Taking a holistic approach is the best strategy for managing stress and anxiety around HSC exam time.
Your mindset, what you eat, how active you are, and who you surround yourself with are all important factors in ensuring negative stress doesn’t get the better of you.
Your mindset can be the difference between success and failure. Henry Ford once said “whether you think you can, or think you can’t – you’re right”, and it’s a sentiment that many successful people live by. If you believe in yourself, and have faith in your ability to manage these exams successfully, this can be the tipping point between success and failure. When it comes to your HSC exams, having that positive mindset before you go into the room will help you feel at ease, think clearly and be more able to approach questions productively. Many of us struggle under pressure or the intensity of exam conditions, and can perform a lot worse than we should, given how much we actually know about the topic in question – but having the right mindset will set you off on a better pathway and ultimately ensure a greater success.
With all that in mind here are the 6 strategies for exam success
1. Visualise Success
If you have a positive attitude towards exams then you give yourself the best chance of success. One of the ways you can do this is to remember moments in past exams when you have done well. Try to remember where you were, when you experienced that success and the feeling afterwards when you knew you had succeeded. Avoid focusing on failure and remind yourself of how much preparation you have put into studying for your HSC.
2. Seek out Positive People
Surround yourself with positive people and deliberately avoid people who add to your stress levels – like that friend at school who proclaims to everyone that they are sure they’re “going to fail!” Make sure you seek out your friends who have a positive attitude to taking exams.
For parents – show empathy for the pressure that your child is under and try not to focus on results. Offer a cup of herbal tea or a healthy snack to show you’re supporting what they’re going through. Acknowledge the effort your child is showing but don’t focus on results.
3. Take regular breaks
It’s well known that our brains can’t maintain concentration for long periods so take a study break at least every hour. 45 minutes on and 15 minutes break is a common routine. And it’s well known that taking regular breaks and also exercising has the consequence of reducing stress.
3. Maintain your exercise routine
Routine is important and if exercise if a big part of your life then keep up your regular schedule as best you can, If you don’t exercise much, consider going for a walk or another short burst of activity. These moments can help clear your head and give you some time to recharge.
4. Get a good nights’ sleep
Pulling all-nighters is one of the worst things you can when studying for exams. Try to maintain regular, healthy sleep patterns so that your brain and your body are getting adequate rest both in the lead into exams and of course on the big day. There’s strong evidence to show that disrupted sleep patterns can negatively impact on exam performance.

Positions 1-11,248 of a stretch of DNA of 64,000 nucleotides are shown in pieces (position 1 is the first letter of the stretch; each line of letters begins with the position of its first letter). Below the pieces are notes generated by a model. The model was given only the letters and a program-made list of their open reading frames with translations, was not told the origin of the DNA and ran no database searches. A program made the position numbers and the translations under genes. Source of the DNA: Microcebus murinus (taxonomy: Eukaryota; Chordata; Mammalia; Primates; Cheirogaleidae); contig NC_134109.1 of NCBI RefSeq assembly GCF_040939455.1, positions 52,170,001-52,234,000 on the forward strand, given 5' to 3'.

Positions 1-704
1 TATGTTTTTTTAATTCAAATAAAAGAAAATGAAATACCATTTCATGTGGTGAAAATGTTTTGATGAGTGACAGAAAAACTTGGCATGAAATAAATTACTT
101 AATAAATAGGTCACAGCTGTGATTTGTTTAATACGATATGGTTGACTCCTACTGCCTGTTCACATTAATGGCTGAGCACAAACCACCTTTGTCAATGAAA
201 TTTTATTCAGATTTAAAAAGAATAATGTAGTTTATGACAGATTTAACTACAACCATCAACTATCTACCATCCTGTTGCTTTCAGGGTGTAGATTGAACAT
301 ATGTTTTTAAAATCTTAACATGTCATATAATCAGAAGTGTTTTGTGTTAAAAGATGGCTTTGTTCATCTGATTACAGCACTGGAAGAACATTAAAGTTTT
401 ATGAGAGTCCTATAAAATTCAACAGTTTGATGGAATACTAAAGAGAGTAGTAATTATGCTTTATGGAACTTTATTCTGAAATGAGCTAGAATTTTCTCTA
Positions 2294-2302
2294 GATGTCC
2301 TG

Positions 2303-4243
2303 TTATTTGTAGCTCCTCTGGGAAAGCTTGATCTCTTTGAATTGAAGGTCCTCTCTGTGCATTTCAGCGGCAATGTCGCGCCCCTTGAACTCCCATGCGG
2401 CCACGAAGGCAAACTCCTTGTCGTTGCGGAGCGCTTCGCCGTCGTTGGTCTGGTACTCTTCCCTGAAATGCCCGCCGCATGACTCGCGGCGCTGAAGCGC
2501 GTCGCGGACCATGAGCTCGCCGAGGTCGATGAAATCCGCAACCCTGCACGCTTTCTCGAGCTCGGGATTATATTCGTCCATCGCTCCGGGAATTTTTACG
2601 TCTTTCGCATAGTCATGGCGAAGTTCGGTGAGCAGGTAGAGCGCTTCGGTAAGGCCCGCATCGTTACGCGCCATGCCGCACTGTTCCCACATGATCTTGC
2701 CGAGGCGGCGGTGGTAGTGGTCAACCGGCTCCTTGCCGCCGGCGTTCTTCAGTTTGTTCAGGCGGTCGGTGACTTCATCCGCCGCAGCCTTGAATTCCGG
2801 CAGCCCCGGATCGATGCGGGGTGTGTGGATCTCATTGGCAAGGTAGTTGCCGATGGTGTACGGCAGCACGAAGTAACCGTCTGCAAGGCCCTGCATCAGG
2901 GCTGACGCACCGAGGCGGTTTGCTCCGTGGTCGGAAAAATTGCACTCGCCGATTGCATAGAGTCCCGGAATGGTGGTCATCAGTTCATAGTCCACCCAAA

5. Maintain perspective
While not wanting to detract from the importance of HSC exams, it’s important for students to know that this is just the start of their journey. Adults often look back many years after HSC and realise that there are many paths to achieve what you want in your career, and HSC results are not the be-all and end-all.
6. Eat healthy and stay hydrated
Getting a healthy start to the day with a nutritious breakfast is a pathway to success. Try to include fresh fruit, nuts and add some protein, such as eggs or yoghurt, which take longer to digest and make you feel full for longer.
Another way to help reduce stress is to prepare meals ahead of time and freeze them. Choose lean meat and vegetable options. Preparing early avoids the added stress of meal preparation especially if you’re short on time. There’s also the added bonus of having healthy options quickly available.
One of the best ways to maximise your focus is to stay hydrated. Even mild dehydration can lead to tiredness, headaches, reduced alertness and diminished concentration. In fact, there is strong evidence that students who drink water during exams perform better. But remember to avoid drinks that are high in sugar which will lead to spikes and troughs in your energy levels.
Seek help if there are signs that stress is getting the better of you
The Black Dog Institute reported that about 40 per cent of year 12 students report symptoms of depression, anxiety and stress that all fall outside the normal ranges. Stress during exam time can exacerbate these feelings.
For students – Try your best and treat the exams as a challenge and an opportunity to succeed.
For parents – If your child is clearly struggling then it’s not too late to seek some professional advice. A good therapist can introduce quick and effective strategies that can start having a positive effect immediately.